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Jumpstart Ohio University-Zanesville helps set world record

Oct. 10, 2006
By Colleen Romito

Ohio University Zanesville's Jumpstart joined more than 1200 other Read for the Record events in an attempt to set the world record for the number of children and adults reading the same book in a single day.

With the help of the John McIntire Library, Headstart and several American Eagle volunteers, the Jumpstart program helped with story time and coordinated crafts for local children.

The nationwide program encouraged reading "The Little Engine That Could" to as many children as possible in a one-day period. Ohio University alumnus Matt Lauer read the book on "The Today Show" to begin the nationwide event. Nationally, more than 150,000 children were read to during the event, with the final numbers still coming in, according the Read for the Record Web site.

"We love to do things in the community, especially when there is a national tie," said Danny Maxwell of WHIZ. 

NBC ran a week-long series promoting the Read for the Record event, with "Today Show" host Lauer and other national celebrities reading to children on national television.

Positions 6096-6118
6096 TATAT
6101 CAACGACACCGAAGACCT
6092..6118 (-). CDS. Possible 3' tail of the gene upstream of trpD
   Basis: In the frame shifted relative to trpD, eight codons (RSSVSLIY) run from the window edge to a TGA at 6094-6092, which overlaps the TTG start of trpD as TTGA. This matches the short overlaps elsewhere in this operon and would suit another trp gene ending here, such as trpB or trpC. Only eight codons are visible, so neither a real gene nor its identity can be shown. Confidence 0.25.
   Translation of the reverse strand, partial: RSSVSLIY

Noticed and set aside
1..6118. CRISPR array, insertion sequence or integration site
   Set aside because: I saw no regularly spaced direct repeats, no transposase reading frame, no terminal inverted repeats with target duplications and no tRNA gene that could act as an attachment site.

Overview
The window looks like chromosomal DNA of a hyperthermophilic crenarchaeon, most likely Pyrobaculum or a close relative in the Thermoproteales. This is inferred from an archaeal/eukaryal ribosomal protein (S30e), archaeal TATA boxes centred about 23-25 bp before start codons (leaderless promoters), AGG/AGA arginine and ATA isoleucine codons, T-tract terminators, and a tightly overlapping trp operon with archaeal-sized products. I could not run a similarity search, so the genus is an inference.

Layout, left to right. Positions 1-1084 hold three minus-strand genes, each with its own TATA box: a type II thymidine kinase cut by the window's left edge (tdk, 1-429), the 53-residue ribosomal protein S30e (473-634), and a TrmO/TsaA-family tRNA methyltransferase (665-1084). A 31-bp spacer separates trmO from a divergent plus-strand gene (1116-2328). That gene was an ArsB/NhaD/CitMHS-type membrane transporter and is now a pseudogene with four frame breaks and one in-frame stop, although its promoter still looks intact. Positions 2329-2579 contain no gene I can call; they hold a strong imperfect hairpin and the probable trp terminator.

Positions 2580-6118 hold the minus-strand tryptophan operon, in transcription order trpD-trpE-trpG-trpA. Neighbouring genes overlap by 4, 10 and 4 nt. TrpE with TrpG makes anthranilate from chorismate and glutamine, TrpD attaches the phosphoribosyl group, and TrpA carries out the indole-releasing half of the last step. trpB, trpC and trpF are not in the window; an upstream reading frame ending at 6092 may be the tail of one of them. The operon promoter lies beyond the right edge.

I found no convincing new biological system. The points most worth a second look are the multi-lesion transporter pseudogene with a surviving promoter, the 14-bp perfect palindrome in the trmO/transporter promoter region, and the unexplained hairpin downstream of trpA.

The event, in its first year, exceeded the expectations of Jumpstart, said Ohio University-Zanesville Site Manager, Colleen Romito.

"We're the smallest site in the nation, but the national Jumpstart organization is blown away by the community spirit that makes events like this come together," said Romito. "Our local event was great thanks to all the partners."

The Muskingum County Library and the efforts of American Eagle volunteers Sarah Gibson, Ted Gavarkavich and Niki Crippen as well as the support of Headstart helped ensure that Ohio University-Zanesville's Jumpstart program was well-represented in the national effort.

"This is a great way to get the word out about family opportunities to read," said Teresa Crumbaker of Headstart. 

"We are blessed to have Jumpstart in this little town," said Julie McLain, also of Headstart. 

When Danny Maxwell was in 7th grade, he participated in a mentoring program where he read to kindergartner Mike Emmert. Now Mike is a reading mentor as a Jumpstart volunteer.

"Wow, I can't believe he's doing the reading thing now," said Maxwell when he saw Emmert at the local event.

It doesn't take an expert to see that reading touches lives, no matter how big or small your town is.

Colleen Romito is the site manager with Ohio University-Zanesville Jumpstart.


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Published: Oct 10, 2006 10:07:00 AM
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